2017 in Review

FQ : The Film Quarterly podcast presents



Bilal Qureshi, columnist of “Elsewhere,” and B. Ruby RIch, Editor, Film Quarterly, wrap up the year by discussing some highlights. Jordan Peele’s Get Out was the film that caught the zeitgeist of Trumpian horror, deploying genre tropes upended by its racial script-flip. They both love a pair of films, Call Me By Your Name and Lady Bird, as coming of age tales that differ entirely in terms of gender and yet ultimately recenter the family as a haven in a chaotic world.

Qureshi welcomes Dunkirk as a bracing reminder of the greatness of cinema and nation, a reminder of how movies can be made well, Rich falls for the nostalgia in The Post for its view of an era when newspapers still made a difference, and they disagree with each other’s choice.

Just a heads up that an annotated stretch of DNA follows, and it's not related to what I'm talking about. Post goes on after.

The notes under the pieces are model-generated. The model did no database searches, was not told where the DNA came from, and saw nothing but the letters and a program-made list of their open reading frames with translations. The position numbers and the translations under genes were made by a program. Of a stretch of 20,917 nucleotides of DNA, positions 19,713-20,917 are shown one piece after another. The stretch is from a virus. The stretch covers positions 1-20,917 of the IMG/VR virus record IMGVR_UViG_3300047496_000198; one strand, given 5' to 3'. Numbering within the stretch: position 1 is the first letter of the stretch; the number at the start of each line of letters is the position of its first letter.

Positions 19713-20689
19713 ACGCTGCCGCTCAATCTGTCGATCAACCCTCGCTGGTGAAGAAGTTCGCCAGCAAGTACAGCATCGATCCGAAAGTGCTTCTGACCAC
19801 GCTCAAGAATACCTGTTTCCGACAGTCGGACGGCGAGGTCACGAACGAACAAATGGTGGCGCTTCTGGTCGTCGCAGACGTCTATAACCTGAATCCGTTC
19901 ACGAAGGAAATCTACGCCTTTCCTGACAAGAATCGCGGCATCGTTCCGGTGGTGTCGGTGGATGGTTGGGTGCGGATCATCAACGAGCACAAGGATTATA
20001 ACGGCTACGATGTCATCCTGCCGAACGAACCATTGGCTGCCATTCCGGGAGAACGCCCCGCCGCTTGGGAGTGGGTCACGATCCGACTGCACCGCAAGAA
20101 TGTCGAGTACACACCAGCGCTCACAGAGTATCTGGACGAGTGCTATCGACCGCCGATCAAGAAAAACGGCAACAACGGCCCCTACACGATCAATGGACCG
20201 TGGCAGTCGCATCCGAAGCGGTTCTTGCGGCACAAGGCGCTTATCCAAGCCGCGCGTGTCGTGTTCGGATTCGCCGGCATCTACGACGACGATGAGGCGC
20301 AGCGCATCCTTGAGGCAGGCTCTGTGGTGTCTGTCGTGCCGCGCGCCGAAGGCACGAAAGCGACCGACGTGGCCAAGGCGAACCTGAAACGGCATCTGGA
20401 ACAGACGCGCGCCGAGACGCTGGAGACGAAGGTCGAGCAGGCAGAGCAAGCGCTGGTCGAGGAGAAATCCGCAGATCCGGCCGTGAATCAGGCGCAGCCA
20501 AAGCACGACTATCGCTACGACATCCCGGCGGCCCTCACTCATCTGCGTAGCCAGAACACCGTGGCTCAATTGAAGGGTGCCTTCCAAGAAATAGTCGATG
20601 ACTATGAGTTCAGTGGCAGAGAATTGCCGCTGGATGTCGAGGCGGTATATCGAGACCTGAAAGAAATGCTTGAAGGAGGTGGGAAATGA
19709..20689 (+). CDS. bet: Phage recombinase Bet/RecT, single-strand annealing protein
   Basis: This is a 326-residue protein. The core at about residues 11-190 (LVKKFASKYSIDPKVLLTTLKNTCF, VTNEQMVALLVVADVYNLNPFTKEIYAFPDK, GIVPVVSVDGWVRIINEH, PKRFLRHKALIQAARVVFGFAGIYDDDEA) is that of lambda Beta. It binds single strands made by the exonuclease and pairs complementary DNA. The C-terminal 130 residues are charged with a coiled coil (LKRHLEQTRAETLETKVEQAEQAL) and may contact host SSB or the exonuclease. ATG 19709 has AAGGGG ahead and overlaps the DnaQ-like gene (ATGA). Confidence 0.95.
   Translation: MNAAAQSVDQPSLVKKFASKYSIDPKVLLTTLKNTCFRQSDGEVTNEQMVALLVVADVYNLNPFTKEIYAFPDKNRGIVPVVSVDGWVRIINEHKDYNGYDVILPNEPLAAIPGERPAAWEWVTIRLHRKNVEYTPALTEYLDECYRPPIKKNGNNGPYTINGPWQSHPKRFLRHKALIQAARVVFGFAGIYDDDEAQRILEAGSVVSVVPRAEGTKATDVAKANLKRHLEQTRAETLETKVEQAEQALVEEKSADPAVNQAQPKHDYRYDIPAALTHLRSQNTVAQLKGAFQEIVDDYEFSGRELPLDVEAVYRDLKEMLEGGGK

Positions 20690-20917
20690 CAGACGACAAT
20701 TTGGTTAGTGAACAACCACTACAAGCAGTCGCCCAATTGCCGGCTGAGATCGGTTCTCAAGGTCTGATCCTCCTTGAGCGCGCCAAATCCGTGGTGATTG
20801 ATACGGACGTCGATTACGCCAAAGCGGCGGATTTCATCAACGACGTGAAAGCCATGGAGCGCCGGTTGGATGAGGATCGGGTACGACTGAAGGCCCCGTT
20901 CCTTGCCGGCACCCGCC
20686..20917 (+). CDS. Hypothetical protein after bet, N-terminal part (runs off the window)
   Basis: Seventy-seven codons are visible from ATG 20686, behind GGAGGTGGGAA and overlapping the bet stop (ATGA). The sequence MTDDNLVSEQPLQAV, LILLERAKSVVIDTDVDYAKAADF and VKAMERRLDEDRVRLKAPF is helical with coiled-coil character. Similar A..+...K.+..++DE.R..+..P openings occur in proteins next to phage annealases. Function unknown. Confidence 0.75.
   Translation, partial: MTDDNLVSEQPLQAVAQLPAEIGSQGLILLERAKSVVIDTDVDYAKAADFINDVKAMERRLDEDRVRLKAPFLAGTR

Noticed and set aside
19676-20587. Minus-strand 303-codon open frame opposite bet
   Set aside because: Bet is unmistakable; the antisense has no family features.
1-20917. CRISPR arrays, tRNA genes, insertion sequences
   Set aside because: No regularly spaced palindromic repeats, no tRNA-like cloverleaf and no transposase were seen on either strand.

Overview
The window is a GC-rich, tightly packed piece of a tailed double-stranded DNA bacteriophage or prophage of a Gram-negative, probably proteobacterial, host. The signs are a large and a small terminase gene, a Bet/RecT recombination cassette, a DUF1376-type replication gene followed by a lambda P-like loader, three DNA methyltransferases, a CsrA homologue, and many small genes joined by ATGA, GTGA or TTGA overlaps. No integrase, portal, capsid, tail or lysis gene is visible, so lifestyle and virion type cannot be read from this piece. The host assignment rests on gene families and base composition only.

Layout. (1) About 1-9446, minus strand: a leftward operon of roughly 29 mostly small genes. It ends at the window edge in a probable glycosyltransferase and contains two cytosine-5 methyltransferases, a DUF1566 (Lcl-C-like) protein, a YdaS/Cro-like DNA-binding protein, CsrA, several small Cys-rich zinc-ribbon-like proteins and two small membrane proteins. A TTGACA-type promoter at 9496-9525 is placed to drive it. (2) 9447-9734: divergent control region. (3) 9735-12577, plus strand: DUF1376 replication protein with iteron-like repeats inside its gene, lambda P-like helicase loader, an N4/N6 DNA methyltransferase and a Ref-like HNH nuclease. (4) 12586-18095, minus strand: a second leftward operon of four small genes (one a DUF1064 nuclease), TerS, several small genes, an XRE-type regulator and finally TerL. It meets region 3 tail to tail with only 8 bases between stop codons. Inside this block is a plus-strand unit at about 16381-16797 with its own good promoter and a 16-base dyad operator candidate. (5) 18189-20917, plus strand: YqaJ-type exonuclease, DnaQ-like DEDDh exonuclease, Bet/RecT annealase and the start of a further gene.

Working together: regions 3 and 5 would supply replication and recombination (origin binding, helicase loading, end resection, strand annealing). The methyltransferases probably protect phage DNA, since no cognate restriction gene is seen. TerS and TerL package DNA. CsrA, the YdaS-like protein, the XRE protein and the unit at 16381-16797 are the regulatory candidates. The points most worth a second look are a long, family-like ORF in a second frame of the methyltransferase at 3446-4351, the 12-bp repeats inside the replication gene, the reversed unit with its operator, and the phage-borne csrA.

Both agree, though, that The Florida Project offers something fresh for this moment. Summing up the end of the year in terms of the Weinsteinization of power, Qureshi wonders why I Love You Daddy ever won critical acclaim and questions the responsibility of critics. Turning to documentaries, Rich revisits Strong River, then worries about what it means for Jane to be getting more attention than Dolores. Qureshi reminds her about the power of Netflix in this post-theatrical film world.

And it’s a wrap ––­ til next year.

Header Image: Dunkirk (Christopher Nolan, 2017)